[order] FALCONIFORMES | [family] Falconidae | [latin] Milvago chimango | [authority] Vieillot, 1816 | [UK] Chimango Caracara | [FR] Caracara chimango | [DE] Chimangokarakara | [ES] Caracara Chimango | [NL] Chimango
A south American bird of prey, resembling both the eagles and the vultures. The caracaras act as scavengers, and are also called carrion buzzards. The genus comprises of two species. They are characteristic of open prairies and savannas.
A typical Chimango has a mantle and back edged with cinnamon brown feathers and white. Neck, chest, abdomen and belly light brown. Head dark brown. It is the smallest variety of caracara. Wings dark brown stripe and white in the basal half of the primaries. The tail is light brown with dark brown terminal band. Eyes are brown. Peak color based clearer. Legs are light gray in the male and yellowish in the female.
Listen to the sound of Chimango Caracara
Copyright remark: Most sounds derived from xeno-canto
recorded by Bernabe Lopez-Lanus
South America : Southern Cone. Southern Brazil and northern Chile south to Tierrra del Feugo and southern Agentina, Paraguay and Uruguay.
Occurs in open areas of lowlands, including savannas, cultivated fields, marshes, ocean beaches, and around towns. It is the most commn raptor species in some cities, including Santiago. Often spends the night on ground in large flocks. It is attracted to burned-over areas and follows plows in large flocks. Frequently occurs in flocks of 30 or more birds.
Nests are typically located 5-15 meters high in the crotch or top of a small tree. They are cup-shaped structures, made of dead sticks and lined with soft materials, including grass, horsehair, wool, and rags. Clutch size is 2-4 eggs, with a creamy-white ground color and strongly suffused with reddish-brown pigment. Both sexes participate in nest-building, incubation, feeding the young, and defending the nest. On Chiloe Island off Chile, the incubation period was approximately 32 days, but it was only 26-27 days in Argentina. The nestling period in the Chiloe study was 41 days at one nest.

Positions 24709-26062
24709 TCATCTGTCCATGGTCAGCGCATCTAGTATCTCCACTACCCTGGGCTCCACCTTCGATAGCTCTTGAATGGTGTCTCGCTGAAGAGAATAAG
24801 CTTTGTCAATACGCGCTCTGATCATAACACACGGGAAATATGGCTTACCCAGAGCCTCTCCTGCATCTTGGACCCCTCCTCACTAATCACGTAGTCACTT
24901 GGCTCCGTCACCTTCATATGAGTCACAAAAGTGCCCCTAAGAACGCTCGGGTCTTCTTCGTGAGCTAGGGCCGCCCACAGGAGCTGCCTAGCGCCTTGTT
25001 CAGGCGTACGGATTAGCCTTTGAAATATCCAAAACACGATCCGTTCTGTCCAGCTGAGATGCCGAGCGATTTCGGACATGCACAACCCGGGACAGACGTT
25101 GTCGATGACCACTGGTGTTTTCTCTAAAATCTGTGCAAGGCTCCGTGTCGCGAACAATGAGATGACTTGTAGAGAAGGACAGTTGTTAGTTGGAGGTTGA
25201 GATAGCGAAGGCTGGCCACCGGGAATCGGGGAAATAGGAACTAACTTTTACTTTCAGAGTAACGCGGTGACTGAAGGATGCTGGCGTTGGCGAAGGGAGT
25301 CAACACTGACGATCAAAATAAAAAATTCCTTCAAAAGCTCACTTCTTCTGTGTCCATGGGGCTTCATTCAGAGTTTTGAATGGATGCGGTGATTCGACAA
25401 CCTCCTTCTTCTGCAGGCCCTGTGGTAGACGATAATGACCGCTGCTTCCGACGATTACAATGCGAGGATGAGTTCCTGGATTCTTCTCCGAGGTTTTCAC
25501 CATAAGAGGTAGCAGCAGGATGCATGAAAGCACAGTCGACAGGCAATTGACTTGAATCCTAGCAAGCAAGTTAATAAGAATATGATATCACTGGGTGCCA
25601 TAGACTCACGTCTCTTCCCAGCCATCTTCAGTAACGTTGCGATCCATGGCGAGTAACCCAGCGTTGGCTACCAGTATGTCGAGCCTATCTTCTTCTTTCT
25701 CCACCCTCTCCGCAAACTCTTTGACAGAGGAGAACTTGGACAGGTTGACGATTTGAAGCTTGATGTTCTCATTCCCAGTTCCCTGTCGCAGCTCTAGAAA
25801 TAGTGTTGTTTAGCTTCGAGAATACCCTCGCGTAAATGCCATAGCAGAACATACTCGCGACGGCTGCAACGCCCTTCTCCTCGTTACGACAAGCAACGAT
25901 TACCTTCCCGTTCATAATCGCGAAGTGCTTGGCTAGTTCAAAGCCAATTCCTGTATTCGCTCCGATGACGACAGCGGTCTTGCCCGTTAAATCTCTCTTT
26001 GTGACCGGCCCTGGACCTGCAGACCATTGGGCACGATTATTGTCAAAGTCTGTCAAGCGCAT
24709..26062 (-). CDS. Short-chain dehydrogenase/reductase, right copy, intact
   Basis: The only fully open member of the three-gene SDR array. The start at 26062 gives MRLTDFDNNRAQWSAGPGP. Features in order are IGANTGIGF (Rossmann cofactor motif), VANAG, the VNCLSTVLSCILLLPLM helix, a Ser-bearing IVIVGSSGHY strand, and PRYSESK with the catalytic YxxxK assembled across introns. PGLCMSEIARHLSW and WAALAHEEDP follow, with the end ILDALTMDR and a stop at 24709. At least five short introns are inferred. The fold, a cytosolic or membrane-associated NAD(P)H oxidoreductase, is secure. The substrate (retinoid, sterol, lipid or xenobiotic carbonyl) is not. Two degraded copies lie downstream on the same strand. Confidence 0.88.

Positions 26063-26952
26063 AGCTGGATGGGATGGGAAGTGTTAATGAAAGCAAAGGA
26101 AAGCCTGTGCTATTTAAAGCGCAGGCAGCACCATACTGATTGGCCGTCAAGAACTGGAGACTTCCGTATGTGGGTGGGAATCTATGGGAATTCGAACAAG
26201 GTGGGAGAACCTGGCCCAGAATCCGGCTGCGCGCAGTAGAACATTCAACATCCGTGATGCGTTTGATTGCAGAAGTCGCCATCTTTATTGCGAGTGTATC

A dietary opportunist. Feeds on carrion of all sorts, especially road kills, picks ticks off the backs of cattle, steals turtle eggs on beaches, takes bird eggs and nestlings, and will even attack adult birds. Also takes small rodents, insects (mainly orthopterans), worms, small fish, shrimp, and even toads, which are shunned by many predators. May forage in city dumps, or around any sort of human habitation on a variety of trash and refuse.
copyright: J. del Hoyo
This species has an extremely large range, and hence does not approach the thresholds for Vulnerable under the range size criterion (Extent of Occurrence <20,000 km2 combined with a declining or fluctuating range size, habitat extent/quality, or population size and a small number of locations or severe fragmentation). The population trend appears to be increasing, and hence the species does not approach the thresholds for Vulnerable under the population trend criterion (>30% decline over ten years or three generations). The population size is extremely large, and hence does not approach the thresholds for Vulnerable under the population size criterion (<10,000 mature individuals with a continuing decline estimated to be >10% in ten years or three generations, or with a specified population structure). For these reasons the species is evaluated as Least Concern.
Partial migrant. Isolated individuals in Brazil migrate well to the north of their usual nesting areas. Its movements in Argentina seem complex, with apparently resident birds in some areas and seasonal movements in others. Birds breeding in the Cuyan, Patagonian, and Fuegian zones of Argentina migrate northward along the Andes in the non-breeding season to northern Argentina, Bolivia, and Peru, and those breeding in central Argentina also migrate northward at least to Brazil. The Tierra del Fuego population and the Argentina population of M.c. temucoensis migrate northward to Catamarca, Tucuman, and Salta in the non-breeding season.